In addition, the resolution's focus on the Islamic faith is discriminatory as well as misleading.
The initial Pakistani draft in 1999 was actually titled "Defamation of Islam." Despite the broadened title, the resolution singles out "Islam and Muslims in particular" as the primary victims in need of protection, specifying no other religious faith or community.
Similarly, another of its chief concerns is that "Islam is frequently and wrongly associated with human rights violations and terrorism."
The resolution is silent, though, on Saudi Arabia's prohibition of any religious practice other than Islam; on Iran's oppression of Baha'is; on the persecution of Christians in Egypt, Iraq, and Pakistan; on the death penalty for conversion from Islam in Iran, Saudi Arabia, and Sudan; and on the incitement to hatred against Jews in textbooks and on television screens throughout the Arab world, including anti-Semitic images of religious-looking Jews.
The greatest victims of blasphemy laws are reform-minded Muslims, especially women. For example, 23-year-old Sayed Pevek Lambaksh languishes in an Afghan prison because he "defamed" Islam by circulating an article that criticized the status of Muslim women. Similarly, Pakistan persecutes Ahmadi Muslims by claiming that their interpretation of the faith is an invalid affront to "true" Islam. Muslims -- not Danes -- are the first victims of this campaign.
All of this is taking place not just at the General Assembly, but throughout the UN. Consider the past year:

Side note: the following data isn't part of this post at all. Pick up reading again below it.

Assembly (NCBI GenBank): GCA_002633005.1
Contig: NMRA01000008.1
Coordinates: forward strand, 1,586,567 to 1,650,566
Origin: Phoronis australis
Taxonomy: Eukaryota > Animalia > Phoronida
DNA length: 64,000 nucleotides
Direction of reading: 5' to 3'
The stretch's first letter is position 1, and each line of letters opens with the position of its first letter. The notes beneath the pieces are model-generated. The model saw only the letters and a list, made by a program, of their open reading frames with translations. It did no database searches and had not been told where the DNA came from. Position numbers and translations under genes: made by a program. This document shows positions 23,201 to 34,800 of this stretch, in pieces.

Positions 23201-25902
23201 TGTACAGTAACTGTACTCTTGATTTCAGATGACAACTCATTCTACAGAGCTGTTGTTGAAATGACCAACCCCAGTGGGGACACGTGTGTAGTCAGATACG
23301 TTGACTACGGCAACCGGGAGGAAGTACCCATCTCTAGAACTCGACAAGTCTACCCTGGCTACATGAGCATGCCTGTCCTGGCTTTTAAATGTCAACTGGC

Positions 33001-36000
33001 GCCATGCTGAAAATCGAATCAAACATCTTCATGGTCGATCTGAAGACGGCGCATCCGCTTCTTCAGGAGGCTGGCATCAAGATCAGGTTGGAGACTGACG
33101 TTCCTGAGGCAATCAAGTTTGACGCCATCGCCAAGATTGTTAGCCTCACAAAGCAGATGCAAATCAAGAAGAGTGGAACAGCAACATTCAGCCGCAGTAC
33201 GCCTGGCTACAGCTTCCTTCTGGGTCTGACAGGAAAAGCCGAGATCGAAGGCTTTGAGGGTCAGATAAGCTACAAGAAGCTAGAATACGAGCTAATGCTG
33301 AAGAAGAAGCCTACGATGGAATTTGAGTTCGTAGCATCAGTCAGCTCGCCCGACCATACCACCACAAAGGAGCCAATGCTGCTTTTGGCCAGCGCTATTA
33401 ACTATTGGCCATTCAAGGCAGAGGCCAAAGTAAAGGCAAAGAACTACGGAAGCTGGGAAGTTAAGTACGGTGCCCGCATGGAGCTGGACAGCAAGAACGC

In March, the Islamic-controlled Human Rights Council rewrote the mandate of the monitor on freedom of expression. Instead of scrutinizing government restrictions on free speech, he is now required to police individuals' "abuse" of that freedom -- i.e., defamation of Islam.
In June, after a NGO representative spoke in the council about the use of shari'a to justify violations of women's rights, the council president ruled that any negative mention of shari'a law was forbidden. The activist was interrupted 16 times, with Egypt saying that Islam should not be "crucified in this council."
In October, the UN released a draft declaration for its upcoming Durban II racism conference, replete with provisions that decry the "defamation of Muslims, their faith, and beliefs."
What most shocked Western states, though, was last week's proposal by a Durban II subcommittee, chaired by Algeria, to revise the Convention on the Elimination of Racial Discrimination, by introducing a ban on defamation of religion. Unlike declaratory resolutions, this would alter hard treaty law, directly affecting legal systems worldwide. Last week the world celebrated the 60th anniversary of the Universal Declaration of Human Rights. At the UN, however, its core principles are now under assault.Hillel Neuer is executive director of UN Watch, a nongovernmental organization in Geneva that monitors the UN based on adherence to its own charter. The views expressed in this commentary are the author's own and do not necessarily reflect those of RFE/RL.